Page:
Gov. Joe Manchin unveiled the new sign (which features a photo of Spruce Knob) during his State of the State address.
Manchin has never been happy with a wild wonderful West Virginia. Nearly 20 years ago, as a legislator, Joe wanted to replace “Wild, Wonderful” on the license plates with “Mountains of Energy.”
Radio show personalities wonder whether they should put hours on the sign and whether the state was ever closed to business.
The signs, which feature a scenic view of Spruce Knob, are one of the only state welcome signs that have a photographic image in the background. While most agree the signs themselves are beautiful, some think “Wild, Wonderful” describes the state better.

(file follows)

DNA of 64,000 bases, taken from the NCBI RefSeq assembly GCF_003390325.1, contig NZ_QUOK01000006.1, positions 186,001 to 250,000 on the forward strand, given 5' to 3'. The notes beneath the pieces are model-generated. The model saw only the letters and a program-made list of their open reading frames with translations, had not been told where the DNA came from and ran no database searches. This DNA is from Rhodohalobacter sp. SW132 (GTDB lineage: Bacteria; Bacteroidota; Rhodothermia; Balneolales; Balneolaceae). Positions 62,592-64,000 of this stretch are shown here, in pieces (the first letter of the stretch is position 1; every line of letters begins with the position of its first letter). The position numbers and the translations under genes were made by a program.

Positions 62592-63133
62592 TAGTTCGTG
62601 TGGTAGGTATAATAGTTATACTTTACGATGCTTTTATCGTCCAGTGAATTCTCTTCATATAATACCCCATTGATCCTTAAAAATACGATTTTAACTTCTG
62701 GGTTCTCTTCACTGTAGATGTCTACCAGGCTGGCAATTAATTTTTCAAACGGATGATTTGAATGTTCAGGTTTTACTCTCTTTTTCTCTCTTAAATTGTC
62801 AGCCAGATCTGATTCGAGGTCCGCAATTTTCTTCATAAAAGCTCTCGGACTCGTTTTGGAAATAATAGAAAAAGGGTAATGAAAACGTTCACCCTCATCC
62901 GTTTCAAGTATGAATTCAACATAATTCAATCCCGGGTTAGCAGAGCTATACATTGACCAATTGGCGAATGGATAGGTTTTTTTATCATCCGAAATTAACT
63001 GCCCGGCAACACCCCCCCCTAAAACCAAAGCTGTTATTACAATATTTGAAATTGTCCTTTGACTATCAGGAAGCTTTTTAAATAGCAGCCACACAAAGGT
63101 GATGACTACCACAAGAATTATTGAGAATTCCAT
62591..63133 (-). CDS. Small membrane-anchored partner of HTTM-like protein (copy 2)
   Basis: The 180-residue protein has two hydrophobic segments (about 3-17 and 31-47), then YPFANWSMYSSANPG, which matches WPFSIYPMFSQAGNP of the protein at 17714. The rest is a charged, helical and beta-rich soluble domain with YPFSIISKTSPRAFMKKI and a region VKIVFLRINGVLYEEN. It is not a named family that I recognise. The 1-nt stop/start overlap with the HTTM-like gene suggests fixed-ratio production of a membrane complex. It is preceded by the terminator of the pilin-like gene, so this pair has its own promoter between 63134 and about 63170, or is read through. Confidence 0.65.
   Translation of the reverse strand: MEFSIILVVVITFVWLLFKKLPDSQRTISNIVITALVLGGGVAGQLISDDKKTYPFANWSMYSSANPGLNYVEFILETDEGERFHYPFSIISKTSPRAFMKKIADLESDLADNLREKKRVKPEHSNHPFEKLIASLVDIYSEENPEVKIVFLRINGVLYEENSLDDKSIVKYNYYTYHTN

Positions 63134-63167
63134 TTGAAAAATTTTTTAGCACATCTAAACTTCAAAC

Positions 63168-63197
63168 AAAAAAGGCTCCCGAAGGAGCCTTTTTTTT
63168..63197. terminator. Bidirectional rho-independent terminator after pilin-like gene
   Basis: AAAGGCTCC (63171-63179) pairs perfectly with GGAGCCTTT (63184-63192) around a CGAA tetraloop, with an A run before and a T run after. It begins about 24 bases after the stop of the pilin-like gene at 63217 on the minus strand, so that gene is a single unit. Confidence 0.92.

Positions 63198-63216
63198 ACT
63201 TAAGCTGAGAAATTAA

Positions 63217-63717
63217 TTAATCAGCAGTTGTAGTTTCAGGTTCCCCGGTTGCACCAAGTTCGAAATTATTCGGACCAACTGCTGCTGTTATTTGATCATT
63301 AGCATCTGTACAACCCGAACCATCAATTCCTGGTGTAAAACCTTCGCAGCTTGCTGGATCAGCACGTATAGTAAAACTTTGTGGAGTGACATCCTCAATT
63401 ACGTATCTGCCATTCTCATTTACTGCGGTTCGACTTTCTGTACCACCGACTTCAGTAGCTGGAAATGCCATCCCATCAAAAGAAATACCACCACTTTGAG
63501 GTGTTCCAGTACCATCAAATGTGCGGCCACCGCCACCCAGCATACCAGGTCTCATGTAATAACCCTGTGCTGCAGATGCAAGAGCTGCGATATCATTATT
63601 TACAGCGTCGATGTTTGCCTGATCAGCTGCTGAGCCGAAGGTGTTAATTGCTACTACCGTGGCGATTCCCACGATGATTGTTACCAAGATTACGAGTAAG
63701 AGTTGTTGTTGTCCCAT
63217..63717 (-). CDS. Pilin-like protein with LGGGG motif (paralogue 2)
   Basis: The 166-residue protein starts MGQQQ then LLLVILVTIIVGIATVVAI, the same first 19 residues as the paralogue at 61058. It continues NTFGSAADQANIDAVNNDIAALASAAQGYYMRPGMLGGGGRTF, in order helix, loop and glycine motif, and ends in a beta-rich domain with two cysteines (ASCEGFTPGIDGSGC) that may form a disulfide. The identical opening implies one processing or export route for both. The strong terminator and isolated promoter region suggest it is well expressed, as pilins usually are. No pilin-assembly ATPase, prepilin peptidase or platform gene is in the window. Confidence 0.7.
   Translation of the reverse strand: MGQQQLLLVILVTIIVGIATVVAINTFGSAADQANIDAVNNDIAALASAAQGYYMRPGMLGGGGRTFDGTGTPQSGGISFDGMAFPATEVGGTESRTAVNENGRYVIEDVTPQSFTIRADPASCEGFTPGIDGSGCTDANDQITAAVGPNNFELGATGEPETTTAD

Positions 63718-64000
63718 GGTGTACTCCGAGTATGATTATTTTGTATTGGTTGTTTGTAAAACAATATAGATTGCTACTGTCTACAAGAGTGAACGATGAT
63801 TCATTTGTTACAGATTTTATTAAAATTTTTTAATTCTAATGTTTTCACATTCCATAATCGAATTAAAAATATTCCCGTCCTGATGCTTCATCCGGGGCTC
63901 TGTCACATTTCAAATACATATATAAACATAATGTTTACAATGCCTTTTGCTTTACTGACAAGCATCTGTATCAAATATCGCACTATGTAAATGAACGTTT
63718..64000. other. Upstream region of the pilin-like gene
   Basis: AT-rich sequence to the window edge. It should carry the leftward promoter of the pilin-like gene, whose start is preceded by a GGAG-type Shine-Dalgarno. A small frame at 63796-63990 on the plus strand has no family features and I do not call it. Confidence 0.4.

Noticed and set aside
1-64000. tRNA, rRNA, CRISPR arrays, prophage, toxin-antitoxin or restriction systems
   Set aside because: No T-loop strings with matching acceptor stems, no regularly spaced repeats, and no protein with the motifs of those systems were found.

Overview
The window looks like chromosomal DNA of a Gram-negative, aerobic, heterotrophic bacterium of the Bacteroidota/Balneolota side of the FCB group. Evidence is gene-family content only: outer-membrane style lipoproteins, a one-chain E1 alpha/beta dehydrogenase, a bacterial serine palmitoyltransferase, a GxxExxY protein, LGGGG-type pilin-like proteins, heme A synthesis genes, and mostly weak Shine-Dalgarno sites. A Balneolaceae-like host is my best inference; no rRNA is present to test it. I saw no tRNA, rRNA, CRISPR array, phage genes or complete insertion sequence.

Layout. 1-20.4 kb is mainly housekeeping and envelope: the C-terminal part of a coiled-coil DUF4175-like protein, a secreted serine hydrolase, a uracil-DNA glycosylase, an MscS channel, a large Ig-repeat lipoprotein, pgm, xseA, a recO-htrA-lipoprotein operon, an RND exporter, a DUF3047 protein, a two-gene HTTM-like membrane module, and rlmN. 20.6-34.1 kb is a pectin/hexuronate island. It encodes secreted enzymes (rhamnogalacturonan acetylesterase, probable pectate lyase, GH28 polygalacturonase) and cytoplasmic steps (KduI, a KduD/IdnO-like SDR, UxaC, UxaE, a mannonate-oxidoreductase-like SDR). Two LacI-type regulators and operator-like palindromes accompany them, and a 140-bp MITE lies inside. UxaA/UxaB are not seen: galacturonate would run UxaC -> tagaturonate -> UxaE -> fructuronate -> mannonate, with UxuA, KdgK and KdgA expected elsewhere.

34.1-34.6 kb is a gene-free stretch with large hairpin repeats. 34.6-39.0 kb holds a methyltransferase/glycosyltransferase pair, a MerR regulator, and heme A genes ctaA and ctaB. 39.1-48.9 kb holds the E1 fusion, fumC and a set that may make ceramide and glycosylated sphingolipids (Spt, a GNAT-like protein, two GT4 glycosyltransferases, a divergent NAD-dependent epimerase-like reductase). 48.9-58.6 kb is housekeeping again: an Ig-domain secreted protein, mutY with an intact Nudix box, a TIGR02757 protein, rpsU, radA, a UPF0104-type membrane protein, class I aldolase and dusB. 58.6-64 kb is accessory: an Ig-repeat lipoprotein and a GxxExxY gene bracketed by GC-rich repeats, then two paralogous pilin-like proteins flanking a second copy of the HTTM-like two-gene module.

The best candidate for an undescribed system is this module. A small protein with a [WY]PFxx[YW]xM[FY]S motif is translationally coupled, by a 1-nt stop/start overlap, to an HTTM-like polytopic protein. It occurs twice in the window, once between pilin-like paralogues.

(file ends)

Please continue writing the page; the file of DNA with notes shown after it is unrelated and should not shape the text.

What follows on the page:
That slogan dates back to the Arch Moore administration in the late 1960s when he popularized the phrase and put it on all of the welcome signs. It lasted until the early 1990s when Gov. Gaston Caperton took office and promptly removed it.
The change did not sit well with the public or state legislators.
The article notes the state does not have to fret too much about the motto.
West Virginians who don’t like the slogan, though, won’t have to worry about staring at it for the next 12 years, the usual life of a welcome sign. The designers made sure sections of it could be easily changed if a new governor takes office.
Bruce Kenney, an engineer with the Division of Highways, said the “Open for Business” and governor’s name can be removed without affecting the scenic image.
Some don’t welcome signs
January 19, 2006
Manchin can’t tame Ã¢â‚¬Ëœwild, wonderful’
January 19, 2006
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